Legal Avenues for Redress for Serious Injuries: Briefing for the Victims' Forum

Research output: Book/ReportCommissioned report

Abstract

The Victims’ Forum requested a follow up on an earlier presentation in February 2015 to focus on the legality of the failure of the state to provide sufficient reparations to injured victims and any possible avenues for litigation. This briefing sets out some examples and opportunities in developing a litigation strategy on claiming adequate remedies for those injured during the Troubles/conflict in and around Northern Ireland. As a disclaimer there are no sure things in civil litigation in seeking redress and there are many hurdles to overcome. This briefing speculates at some possible avenues of redress, it is not legally authoritative and should not be relied on as such. Civil litigation in certain circumstances could be possible, if new information comes to light and domestic proceedings can be instigated. However, it should be noted that civil litigation only allows successful individual claimants to benefit from any compensation award, not all victims. As such a case will individualise any sort of award, if any, made, and will take years in litigation if there is not a positive finding for claimant in domestic courts.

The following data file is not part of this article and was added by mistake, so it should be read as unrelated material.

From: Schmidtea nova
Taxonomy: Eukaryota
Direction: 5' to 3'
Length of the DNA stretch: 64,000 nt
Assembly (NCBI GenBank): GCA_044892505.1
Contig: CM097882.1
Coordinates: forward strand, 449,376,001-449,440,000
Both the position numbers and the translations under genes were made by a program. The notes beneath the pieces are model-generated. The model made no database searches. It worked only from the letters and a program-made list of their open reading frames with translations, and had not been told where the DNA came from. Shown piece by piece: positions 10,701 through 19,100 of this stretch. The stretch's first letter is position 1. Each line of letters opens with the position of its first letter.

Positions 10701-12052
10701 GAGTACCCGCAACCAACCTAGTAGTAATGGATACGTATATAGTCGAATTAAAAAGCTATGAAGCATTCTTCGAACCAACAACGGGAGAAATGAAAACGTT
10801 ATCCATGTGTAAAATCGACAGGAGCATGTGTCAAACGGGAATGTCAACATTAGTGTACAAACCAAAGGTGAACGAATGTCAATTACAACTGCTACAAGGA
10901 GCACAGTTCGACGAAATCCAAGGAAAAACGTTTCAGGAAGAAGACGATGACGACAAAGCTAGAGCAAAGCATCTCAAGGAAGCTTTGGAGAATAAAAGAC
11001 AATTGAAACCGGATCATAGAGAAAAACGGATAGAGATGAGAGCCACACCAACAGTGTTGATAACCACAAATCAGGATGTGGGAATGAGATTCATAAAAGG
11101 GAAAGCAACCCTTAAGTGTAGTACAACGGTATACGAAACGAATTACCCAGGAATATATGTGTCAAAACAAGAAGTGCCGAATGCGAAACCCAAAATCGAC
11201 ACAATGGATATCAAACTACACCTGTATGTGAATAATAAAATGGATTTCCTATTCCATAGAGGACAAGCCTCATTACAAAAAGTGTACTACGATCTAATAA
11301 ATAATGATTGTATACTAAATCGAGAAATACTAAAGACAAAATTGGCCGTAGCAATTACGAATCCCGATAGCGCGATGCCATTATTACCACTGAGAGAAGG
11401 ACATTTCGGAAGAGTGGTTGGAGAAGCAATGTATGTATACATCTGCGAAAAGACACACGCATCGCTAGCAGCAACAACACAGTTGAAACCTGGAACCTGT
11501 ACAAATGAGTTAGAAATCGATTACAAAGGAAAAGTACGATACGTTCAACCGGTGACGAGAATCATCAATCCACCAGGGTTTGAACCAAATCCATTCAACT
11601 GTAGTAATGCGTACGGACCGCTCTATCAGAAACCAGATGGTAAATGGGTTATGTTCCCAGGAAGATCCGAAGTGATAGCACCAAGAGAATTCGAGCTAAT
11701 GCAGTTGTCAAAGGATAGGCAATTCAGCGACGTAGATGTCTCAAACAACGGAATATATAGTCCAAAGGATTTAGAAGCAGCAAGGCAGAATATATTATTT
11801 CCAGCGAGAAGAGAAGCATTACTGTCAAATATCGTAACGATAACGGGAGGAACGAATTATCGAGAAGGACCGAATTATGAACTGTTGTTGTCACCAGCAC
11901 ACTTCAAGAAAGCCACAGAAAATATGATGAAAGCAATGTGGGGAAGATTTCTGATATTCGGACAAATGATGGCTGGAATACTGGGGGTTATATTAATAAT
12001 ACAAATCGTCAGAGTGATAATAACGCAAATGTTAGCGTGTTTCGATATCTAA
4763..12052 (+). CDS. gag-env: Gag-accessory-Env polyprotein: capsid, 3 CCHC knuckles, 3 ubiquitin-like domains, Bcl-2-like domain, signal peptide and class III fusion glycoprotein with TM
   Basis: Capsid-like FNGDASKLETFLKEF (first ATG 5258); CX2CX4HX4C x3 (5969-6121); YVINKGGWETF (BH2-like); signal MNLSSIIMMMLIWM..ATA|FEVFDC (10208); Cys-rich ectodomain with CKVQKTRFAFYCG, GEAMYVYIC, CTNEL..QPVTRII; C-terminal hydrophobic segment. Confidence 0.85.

This brief begins by setting out some legal avenues through using private civil law to litigate on before moving onto using the European Convention of Human Rights as a basis for a claim. There are some legal avenues available through mainly Articles 2 and 3 of the European Convention of Human Rights, but there may be others in terms of adequate remedy under Article 13 and the right to fair trial under Article 6.
Original languageEnglish
PublisherQUB Human Rights Centre
Number of pages12
Publication statusPublished - 28 Apr 2017

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